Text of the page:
The Planet Earth Poetry reading series is a launching pad for the energies of writers and poets established and not. It is a place where words are most important. A venue in which all manner of poets and writers are welcome; a place for excellence, innovation, collaboration, diverse projects and experiments. The evening begins at 7:30 with an open mic, followed by a featured reader(s). Planet Earth Poetry is located at Hillside Coffee and Tea, 1633 Hillside Ave (across from Bolen Books). Between 7 and 7:15, put your name in the hat to read at open mic.


december 2016       

sarah kendall.jpg

FRIDAY, december 4, 2016

patrick warner 

Patrick Warner has published five collections of poetry: All Manner of Misunderstanding; There, There; Mole; Precious; and Octopus, and a novel, One Hit Wonders. He has twice won the E.J. Pratt Poetry Prize. Warner grew up in Claremorris, County Mayo, Ireland. He emigrated to Canada in 1980, and since then has mostly lived in St. John’s, Newfoundland.

Like its totem creature, the poems in Octopus are canny, slippery, and metamorphic. As apt to channel the confessionalism of Anne Sexton as the red-in-tooth-and-claw nature poetry of Ted Hughes, Warner’s voice ranges freely from the colloquial to the baroque. Over the past fifteen years, by harbouring and honouring such fraught tensions, Warner has been building one of the most taut and original bodies of work in Canadian literature. In Octopus we have him at his best.


FRIDAY, decemBER 2, 2016

patricia young

Patricia Young has published twelve collections of poetry and one of short fiction. Her poems have been widely anthologized and translated into Spanish, Mandarin and Romanian. She has received numerous awards for her writing including The Dorothy Livesay Poetry Prize, the BC Book Prize, the Pat Lowther Award, and a CBC Literary Prize. She has twice been nominated for the Governor General’s Award for poetry. Her collection of short fiction, Airstream, won the Rooke-Metcalf Award, was shortlisted for the Butler Prize and was named one of the Globe and Mail’s Best Books of the Year. Her newest collection with Biblioasis (October 2016) is Short Takes on the Apocalypse.

This twelfth collection from Governor General’s Award nominee Patricia Young features poems built entirely upon the words of others. Originating as a response to Elmore Leonard’s “Ten Rules of Writing,” and expanding to include poetic responses to quotations about writing from other sources—from Leonardo da Vinci to Neil Gaiman, Margaret Atwood to Jimmy Kimmel—the resulting pieces traverse a myriad of themes. Playfully exploring subjects as wide-ranging as veganism, gun violence, sex, parenting, feminism, death, and Coachella, Young bounces off the selected epigraphs with a vital energy and crackling wit.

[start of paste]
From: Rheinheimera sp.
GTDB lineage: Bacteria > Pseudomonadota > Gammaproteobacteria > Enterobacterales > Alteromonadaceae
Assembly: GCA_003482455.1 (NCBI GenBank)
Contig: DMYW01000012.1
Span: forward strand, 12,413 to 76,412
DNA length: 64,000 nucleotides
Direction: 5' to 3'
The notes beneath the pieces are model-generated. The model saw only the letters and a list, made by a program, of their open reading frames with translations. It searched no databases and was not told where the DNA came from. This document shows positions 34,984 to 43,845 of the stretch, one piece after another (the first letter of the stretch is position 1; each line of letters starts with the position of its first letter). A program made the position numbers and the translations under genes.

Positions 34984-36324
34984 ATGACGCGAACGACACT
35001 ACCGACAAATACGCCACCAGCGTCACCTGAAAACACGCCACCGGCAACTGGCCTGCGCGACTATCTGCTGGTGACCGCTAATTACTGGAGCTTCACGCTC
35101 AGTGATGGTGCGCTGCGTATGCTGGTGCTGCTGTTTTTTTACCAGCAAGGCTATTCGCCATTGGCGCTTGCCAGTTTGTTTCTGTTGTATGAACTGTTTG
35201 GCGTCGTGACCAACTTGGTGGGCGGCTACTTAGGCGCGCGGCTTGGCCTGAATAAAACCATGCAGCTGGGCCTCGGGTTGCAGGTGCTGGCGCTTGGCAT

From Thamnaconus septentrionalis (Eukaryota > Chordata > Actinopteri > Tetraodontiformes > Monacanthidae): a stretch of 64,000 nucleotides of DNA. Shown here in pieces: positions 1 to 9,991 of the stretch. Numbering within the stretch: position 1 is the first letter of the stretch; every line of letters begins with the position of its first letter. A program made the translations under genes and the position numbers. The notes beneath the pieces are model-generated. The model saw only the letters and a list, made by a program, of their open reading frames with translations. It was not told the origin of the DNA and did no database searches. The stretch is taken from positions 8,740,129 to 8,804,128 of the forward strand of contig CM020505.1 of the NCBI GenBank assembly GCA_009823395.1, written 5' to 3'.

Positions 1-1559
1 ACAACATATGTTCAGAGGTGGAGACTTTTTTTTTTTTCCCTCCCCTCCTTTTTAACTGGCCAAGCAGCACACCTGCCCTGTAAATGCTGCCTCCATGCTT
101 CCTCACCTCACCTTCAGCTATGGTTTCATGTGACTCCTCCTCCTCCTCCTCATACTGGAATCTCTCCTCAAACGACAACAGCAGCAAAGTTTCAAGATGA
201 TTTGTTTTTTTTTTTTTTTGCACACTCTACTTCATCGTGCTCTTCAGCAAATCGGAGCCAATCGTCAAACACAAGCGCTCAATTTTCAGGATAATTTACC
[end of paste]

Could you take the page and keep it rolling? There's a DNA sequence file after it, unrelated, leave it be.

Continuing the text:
Wendy Donawa and Terry Ann Carter

Wendy Donawa and Terry Ann Carter

FRIDAY, decEMBER 9, 2016

wendy donowa & terry ann carter

The Gorge: A Cartography of Sorrows, by Wendy Donawa and Terry Ann Carter (with Leah Fowler) is a suite of poems about the Gorge, the waterway running inland from Victoria’s Harbour. Constructed from cotton rag archival paper Japanese stab stitched by hand, The Gorge is illustrated with archival and contemporary photographs, maps, and drawings.

  The Gorge: A Cartography of Sorrows

The Gorge: A Cartography of Sorrows

Wendy Donawa was born in BC, but settled in Barbados, where she spent three decades as a teacher, artist and museum curator. Since returning to the BC coast, her poetry has appeared in Arc Poetry Magazine, Prairie Fire, Room, and Freefall. She was a finalist in The Malahat Review‘s 2013 Open Seasons Award and the Cedric Literary Award. She is also the co-author of Reading Canada (Oxford University Press, 2013). Her newest title, Thin Air of the Knowable, is forthcoming with Brick Books.

Terry Ann Carter is a poet and paper artist; the author of four collections of lyric poetry and five chapbooks of haiku. A Crazy Man Thinks He’s Ernest in Paris was shortlisted for the Archibald Lampman Award; day moon rising was shortlisted or the Acorn-Plantos People’s Poetry Award. Light the Global Lantern: A Teacher’s Guide to Writing Haiku and Related Literary Forms is found in many Canadian and American high school college classrooms. Terry Ann is the President of Haiku Canada, a member of the BC Islands chapter for the Canadian Bookbinders and Book Arist’s Guild, and an instructor of Japanese literary forms at Royal Roads University.

FRIDAY, decEMBER 9, 2016

karen enns 

Karen Enns is the author of That Other Beauty, nominated for the Gerald Lampert Award, and Ordinary Hours, nominated for the City of Victoria Butler Book Prize. Her third collection of poetry, Cloud Physics, will be published in the spring of 2017 by The University of Regina Press. 

A former classical pianist, she teaches music and works as an editor in Victoria.